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Antipsychotics linked to raised risk of pneumonia

By Lilian Anekwe

Prescribing antipsychotic drugs in elderly patients is associated with a dose-dependent risk of community-acquired pneumonia, Dutch research shows.

The researchers used a primary care database to identify 225 cohort of patients aged 65 years or older who were prescribed either typical or atypical antipsychotics between 1996 and 2006, and matched them to 1,686 controls on the basis of age, sex and date of onset of pneumonia.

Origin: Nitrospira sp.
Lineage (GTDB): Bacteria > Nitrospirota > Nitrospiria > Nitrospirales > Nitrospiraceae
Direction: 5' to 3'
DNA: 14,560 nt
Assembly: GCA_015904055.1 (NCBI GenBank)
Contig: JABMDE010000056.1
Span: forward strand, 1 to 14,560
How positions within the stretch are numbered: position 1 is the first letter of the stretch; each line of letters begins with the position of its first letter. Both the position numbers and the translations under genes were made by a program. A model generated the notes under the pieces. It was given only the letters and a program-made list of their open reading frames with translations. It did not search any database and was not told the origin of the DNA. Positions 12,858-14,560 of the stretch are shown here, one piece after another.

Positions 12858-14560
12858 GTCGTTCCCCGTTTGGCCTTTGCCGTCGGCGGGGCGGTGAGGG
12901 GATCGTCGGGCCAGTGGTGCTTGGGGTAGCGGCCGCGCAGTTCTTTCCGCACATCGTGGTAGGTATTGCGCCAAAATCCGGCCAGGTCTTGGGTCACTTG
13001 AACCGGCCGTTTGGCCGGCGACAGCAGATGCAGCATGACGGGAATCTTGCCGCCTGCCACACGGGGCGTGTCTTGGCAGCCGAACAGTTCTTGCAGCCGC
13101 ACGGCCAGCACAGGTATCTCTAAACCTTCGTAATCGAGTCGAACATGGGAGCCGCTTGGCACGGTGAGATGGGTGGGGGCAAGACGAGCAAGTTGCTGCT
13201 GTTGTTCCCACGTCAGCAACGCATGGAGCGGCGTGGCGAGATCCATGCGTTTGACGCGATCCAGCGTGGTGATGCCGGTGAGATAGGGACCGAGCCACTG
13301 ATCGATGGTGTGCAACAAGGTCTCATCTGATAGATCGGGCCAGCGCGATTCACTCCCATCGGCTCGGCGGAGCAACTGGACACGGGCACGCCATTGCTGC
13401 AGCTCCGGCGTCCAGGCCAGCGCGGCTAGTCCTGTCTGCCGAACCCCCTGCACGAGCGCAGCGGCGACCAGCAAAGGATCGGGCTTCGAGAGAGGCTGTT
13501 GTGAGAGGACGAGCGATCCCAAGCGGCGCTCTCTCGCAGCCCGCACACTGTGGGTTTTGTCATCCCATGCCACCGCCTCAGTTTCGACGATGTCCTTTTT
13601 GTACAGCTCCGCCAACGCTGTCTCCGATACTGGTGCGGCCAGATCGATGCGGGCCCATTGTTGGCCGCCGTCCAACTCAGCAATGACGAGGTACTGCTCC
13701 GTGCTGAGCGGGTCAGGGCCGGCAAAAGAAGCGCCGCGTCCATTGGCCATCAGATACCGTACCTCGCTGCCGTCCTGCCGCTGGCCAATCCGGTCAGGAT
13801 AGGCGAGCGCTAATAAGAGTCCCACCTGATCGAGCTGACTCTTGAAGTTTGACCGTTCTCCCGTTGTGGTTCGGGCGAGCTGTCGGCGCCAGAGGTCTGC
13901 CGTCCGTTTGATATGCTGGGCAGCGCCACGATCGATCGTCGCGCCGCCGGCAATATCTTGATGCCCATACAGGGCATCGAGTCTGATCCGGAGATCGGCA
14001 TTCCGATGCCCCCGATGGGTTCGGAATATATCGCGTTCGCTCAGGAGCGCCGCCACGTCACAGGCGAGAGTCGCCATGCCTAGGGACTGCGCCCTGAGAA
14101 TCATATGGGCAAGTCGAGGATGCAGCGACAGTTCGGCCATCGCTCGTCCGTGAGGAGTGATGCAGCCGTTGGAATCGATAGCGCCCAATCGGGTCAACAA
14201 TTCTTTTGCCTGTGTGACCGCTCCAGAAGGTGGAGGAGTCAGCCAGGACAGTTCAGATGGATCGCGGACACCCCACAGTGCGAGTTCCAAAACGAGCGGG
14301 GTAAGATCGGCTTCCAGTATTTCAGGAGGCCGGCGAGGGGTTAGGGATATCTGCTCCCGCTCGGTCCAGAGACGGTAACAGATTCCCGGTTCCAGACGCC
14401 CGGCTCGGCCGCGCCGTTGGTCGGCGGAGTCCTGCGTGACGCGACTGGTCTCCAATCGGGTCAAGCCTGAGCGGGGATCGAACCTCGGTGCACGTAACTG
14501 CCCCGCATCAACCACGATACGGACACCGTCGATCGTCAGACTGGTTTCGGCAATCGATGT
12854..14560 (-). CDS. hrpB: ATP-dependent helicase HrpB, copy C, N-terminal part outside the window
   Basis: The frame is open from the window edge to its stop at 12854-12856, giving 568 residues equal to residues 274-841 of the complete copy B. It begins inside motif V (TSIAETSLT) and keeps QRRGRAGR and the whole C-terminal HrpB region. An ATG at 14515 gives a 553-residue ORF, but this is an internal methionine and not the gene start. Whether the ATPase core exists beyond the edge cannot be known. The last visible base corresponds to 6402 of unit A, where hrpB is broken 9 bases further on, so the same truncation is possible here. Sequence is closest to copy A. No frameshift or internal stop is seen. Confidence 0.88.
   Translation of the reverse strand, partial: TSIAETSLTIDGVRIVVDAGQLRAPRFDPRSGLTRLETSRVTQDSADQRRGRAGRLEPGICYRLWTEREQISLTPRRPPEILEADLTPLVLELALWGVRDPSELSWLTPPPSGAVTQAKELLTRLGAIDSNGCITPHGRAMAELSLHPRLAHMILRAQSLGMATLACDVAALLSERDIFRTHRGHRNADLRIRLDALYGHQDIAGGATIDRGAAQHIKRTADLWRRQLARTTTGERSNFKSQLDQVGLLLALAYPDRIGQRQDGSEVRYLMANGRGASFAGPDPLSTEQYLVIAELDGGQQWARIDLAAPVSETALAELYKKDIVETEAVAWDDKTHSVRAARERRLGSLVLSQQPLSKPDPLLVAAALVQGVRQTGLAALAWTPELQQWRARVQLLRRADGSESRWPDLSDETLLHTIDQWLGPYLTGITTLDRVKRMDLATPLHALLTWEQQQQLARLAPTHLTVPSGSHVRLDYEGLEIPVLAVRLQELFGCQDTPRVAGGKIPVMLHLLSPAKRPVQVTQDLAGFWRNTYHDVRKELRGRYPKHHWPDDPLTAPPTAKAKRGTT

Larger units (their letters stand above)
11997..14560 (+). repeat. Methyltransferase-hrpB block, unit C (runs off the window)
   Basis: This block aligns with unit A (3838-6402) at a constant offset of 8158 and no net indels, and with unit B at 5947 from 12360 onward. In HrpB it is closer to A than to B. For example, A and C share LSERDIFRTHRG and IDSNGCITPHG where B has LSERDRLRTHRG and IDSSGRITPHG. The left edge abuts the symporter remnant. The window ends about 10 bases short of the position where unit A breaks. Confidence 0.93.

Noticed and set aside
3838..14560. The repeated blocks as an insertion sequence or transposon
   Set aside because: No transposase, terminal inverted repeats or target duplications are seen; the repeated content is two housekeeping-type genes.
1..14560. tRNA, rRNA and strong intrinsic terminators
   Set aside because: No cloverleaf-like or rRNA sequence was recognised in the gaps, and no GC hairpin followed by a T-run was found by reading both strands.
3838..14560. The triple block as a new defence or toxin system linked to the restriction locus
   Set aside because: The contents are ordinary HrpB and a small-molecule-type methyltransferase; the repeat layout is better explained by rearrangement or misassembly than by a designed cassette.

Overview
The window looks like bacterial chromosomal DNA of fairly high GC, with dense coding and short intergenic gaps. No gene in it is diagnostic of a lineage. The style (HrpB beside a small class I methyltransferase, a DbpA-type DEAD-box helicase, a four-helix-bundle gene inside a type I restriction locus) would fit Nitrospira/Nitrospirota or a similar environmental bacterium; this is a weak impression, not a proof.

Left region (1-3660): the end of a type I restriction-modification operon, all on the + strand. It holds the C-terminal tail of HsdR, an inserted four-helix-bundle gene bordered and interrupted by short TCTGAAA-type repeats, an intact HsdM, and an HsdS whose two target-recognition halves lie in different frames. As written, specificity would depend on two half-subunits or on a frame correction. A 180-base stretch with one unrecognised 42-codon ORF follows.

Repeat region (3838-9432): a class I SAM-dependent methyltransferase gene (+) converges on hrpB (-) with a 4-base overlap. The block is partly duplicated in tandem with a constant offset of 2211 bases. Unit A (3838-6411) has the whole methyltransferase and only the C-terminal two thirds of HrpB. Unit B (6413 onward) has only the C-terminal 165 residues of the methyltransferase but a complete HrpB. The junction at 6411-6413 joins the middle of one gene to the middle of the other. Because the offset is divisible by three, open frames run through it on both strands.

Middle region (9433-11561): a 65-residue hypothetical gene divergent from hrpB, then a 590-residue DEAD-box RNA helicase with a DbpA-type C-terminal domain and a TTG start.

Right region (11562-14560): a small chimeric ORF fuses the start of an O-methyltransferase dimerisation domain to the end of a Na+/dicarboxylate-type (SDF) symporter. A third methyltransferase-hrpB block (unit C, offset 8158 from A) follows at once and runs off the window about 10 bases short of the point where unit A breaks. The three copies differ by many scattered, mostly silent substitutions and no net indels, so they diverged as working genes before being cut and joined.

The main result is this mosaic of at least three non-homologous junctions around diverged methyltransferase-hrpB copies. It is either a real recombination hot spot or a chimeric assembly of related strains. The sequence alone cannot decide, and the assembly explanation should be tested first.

Current use of either antipsychotics was associated with a dose-dependent increase in the risk for pneumonia compared with past use of antipsychotic drugs. Typical antipsychotics raised the risk by 1.8 times compared with previous use while atypical antipsychotics increased the risk by 2.6 times. Atypical antipsychotic drugs were also associated with a six-fold increase in the risk for fatal pneumonia.

Dr Gianluca Trifirò, a medical informatician at Erasmus University Medical Centre in the Netherlands, concluded: ‘Clinicians who start treatment with both atypical and typical antipsychotic drugs should closely monitor patients, particularly at the start of therapy and if high doses are given.'

Annals of Internal Medicine 2010;152:418-425

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